Sunday Gazette-Mail from Charleston, West Virginia on August 13, 1972 · Page 143
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August 13, 1972

Sunday Gazette-Mail from Charleston, West Virginia · Page 143

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Charleston, West Virginia
Issue Date:
Sunday, August 13, 1972
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Page 143
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Page 143 article text (OCR)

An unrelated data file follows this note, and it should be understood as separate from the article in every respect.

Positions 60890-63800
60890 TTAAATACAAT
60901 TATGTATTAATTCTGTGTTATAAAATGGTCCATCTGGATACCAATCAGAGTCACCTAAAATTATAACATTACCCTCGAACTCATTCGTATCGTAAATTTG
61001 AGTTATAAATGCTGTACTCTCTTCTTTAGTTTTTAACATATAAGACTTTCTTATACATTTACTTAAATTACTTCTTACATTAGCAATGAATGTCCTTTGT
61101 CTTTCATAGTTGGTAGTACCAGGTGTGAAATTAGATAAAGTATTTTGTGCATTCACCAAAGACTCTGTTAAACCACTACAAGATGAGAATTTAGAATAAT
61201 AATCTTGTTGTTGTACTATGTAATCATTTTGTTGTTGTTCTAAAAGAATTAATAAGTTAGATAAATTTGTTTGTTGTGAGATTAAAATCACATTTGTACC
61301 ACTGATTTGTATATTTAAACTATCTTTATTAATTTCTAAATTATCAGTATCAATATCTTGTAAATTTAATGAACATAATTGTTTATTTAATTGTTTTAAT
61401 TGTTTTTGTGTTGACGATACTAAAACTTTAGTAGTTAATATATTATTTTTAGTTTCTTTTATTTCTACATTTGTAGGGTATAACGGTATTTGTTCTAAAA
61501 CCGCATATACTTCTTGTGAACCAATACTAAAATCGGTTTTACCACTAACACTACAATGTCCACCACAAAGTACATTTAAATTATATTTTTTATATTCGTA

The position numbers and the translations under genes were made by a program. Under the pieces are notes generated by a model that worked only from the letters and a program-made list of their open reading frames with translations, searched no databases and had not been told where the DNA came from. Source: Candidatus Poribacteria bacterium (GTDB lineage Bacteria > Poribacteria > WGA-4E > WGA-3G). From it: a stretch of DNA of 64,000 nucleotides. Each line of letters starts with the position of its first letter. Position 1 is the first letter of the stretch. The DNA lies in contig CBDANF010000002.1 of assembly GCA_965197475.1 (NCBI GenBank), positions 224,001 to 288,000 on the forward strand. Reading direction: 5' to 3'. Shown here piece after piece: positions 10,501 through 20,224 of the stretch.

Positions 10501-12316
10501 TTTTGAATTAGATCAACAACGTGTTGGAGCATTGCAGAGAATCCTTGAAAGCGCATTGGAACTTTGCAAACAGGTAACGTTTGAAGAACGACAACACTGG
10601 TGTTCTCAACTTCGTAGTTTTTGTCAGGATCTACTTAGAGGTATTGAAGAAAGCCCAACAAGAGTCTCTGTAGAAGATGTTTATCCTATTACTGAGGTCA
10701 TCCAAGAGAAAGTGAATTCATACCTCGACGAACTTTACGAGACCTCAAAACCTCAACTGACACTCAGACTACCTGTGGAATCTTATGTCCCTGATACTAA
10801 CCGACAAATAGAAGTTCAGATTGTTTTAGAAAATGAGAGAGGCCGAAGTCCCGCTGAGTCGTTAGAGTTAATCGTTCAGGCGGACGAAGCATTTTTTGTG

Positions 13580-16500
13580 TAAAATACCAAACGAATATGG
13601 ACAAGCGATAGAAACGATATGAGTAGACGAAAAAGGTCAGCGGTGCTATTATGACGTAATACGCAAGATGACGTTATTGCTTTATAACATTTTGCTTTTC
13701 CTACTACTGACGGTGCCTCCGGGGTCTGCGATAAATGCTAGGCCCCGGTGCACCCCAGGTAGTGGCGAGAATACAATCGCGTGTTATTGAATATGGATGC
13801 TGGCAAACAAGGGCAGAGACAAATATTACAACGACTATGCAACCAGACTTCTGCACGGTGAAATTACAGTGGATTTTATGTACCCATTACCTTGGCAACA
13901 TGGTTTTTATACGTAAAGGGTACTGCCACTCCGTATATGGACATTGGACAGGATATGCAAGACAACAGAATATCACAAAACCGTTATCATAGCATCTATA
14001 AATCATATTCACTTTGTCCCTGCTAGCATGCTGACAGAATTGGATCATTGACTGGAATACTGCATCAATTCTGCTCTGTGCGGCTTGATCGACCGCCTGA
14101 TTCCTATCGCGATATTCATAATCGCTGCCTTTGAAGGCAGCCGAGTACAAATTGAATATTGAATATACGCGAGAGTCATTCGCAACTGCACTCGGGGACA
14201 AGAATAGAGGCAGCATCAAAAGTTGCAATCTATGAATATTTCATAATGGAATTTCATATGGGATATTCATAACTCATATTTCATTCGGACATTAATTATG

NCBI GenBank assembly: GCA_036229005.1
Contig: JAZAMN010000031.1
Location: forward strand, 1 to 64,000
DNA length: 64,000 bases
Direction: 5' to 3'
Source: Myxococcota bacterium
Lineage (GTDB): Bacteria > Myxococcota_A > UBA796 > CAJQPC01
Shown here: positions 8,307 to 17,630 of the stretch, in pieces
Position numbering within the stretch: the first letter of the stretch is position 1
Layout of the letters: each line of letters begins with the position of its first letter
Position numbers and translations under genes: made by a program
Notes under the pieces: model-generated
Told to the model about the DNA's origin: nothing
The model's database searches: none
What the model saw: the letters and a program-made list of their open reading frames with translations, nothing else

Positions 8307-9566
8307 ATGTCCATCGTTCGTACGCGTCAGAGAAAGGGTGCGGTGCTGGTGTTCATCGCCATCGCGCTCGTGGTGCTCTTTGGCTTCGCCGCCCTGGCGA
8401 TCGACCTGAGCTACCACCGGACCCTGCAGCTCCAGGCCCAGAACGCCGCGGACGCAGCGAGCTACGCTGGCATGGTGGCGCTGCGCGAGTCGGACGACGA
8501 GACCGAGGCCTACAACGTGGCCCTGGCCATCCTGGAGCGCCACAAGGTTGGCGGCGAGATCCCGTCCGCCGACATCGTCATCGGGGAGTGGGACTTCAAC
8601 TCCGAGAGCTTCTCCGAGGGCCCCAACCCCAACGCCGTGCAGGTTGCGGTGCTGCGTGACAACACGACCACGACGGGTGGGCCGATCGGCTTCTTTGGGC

More Less I wr*/*/' Vigor Stamina Endurance eart Stress ?ROOFT Send f« r Free took II y««rt' umw«iry r«»»qrtl». ("Richest noturol source Yitomin E"l SUBSTITUTES - Only VioBin Oil proved effective. FALSE TEETH That Loosen Need Not Embarrass Don't keep worrying about your false teeth dropping at the wrong (·"me. A denture adhesive can help. FASTEETH* gives dentures a longer, firmer, steadier hold. Makes eating more enjoyable. For more security and comfort, use FASTEETH Denture Adhesive Powder. Dentures that fit are essential to health. See your dentist regularly. CHINA DOLLAR only IOC Uncirculated nickel silver dollar minted in 1960 to Commemorate SOth anniversary of the Republic of China ' Formosa i . . . only one to a customer... a beautiful coin and ONLY lot. SUPPLY LIMITED 1 SEND TODAY. You will also receive the most wonderful catalog of com offers In America. It lists hundreds of coins and collector's accessories to make your hobby more enjoyable. Send name, address zip number and 10« for your C h i n a Dollar to- LITTLETON COIN CO. Dcpt. C-44. Littleton. N. M. 01M1. FIX BROKEN DENTURES At easy to use. Works every time, QUiK-FIX* or you r money hack. Human error may have been responsible for the death of 118 persons aboard this BEA Trident which crashed minutes after liftoff from London's airpo't. Wto Plans Crash by Lloyd Shearer E very time an airplane crashes, chances are even-money that simple human error is responsible. Dr. F. S. Preston, medical director of BEA (British European Airways) and BOAC (British Overseas Airways Corporation) revealed this startling disclosure at a workshop on aircrew problems held recently in Edinburgh, Scotland. In the past 16 years, Dr. Preston pointed out, crew fallibility has been responsible for 47 percent of the 148 jet crashes which resulted in total destruction of the aircraft and heavy loss of life. Of the accidents attributed to crew error, he declared, about 60 percent were caused by errors in judgment, 25 percent by incorrect technique, and 10 percent by navigational miscalculation. Ironically, Dr. Preston made his remarks just prior to the trio of commercial jet crashes this past June which claimed almost 300 lives in England, India, and South Vietnam. The preliminary investigation of at least one of these crashes tragically illustrates the problem of pilot fallibility. On June 18, 1972, a BEA Trident named "Papa India" en route to Brussels, piloted by a gruff, angry, upset captain and two young, inexperienced copilots, crashed shortly after taking off from London's Heathrow Airport. All 118 aboard the jet were killed. The official Cause of the crash was listed as "premature retraction of the droops"--the wing flaps which provide lift during takeoff. If the flaps are retracted before the aircraft has attained sufficient speed, the plane will stall. In this case the flaps should not have been retracted until the plane had achieved a minimum speed of 225 knots. Instead, they were retracted when the airspeed was 164 knots. Who was responsible and why? Tragic error The tragic error may have been committed by one of the plane's two young copilots, aged 22 and 24. But Captain Stanley Key, 51, a veteran pilot of Britain's World War II bomber command, compounded the initial error. He prevented the aircraft's automatic counter- stall device from taking effect. The control column of the Trident automatically reacts to just such a stall situation by pointing the aircraft nose downwards to pick up speed. And yet, according to the flight recorder, Captain Key twice, possibly three times, pulled back on the stick, trying to raise, rather than lower, the nose of the plane. Why would a mature, experienced pilot deliberately prevent his aircraft's Stanley Key, pilot of fatal flight, was reportedly upset by strike plan. automatic recovery? Why would he do exactly the opposite of what he was trained to do and in fact had undoubtedly done hundreds of times before? Did he panic? Did he lose his self- control? His colleagues report that Captain Key was extremely agitated on the day of his death about a proposed strike of BEA pilots scheduled for the following week. He was vehemently opposed to the strike and had circulated a petition opposing it. Moreover he was planning to address a strike meeting of the pilots the day following his accident. Argumentative Short of temper as well as stature (5 feet 5), Key, on the fateful day, entered into a heated argument about the strike in the crew-reporting room at Heathrow. He also got into another dispute over excess cargo. Exercising the captain's prerogative, he insisted upon leaving behind some cargo which might have hampered the plane's "trim"-safe handling characteristics--even though the Trident was not overloaded. Fellow pilots speculate that Key on the takeoff was overwrought about the proposed strike and still angry about the cargo dispute. Subsequently when his plane began to stall, he immediately, tragically, and erroneously jumped to the conclusion that the aircraft was badly "trimmed." Psychologists term this behavior pattern "set" or temporary fixation. Disregarding the warning signals on his control panel which indicated the valid problem, Key, they surmise, might have pulled back on the stick to correct his "trim." Had the Trident been badly trimmed, this would have been the correct procedure. Tragically, it was. not. Frantic moments No one will ever know what passed through Captain Key's mind during the few frantic moments before "Papa India" plunged to destruction. The British court of inquiry on the BEA crash may or may not be able to assess the imponderable quality of human error. Perhaps the court will suggest that no pilot fly a plane when he is angry or distraught. Accidents are caused by a conjunction of man and machine. Perhaps man cannot be perfected, but machines can. Perhaps the answer lies in pilot-less aircraft. In the United States, the National Transportation Safety Board reports that the proportion of air accidents caused by pilot error has remained fairly constant over the years. In a soon-to-be-published study of all U.S. air carriers during the 5-year period, 1964-69, the board lists pilot error as "a causal factor in 44.9 percent of all accidents." If it's any comfort to anyone, it's still safer to fly in this country than to take a bus, train, or to drive your own car, this last especially when you're angry. PARADE · AUGUST 13,1972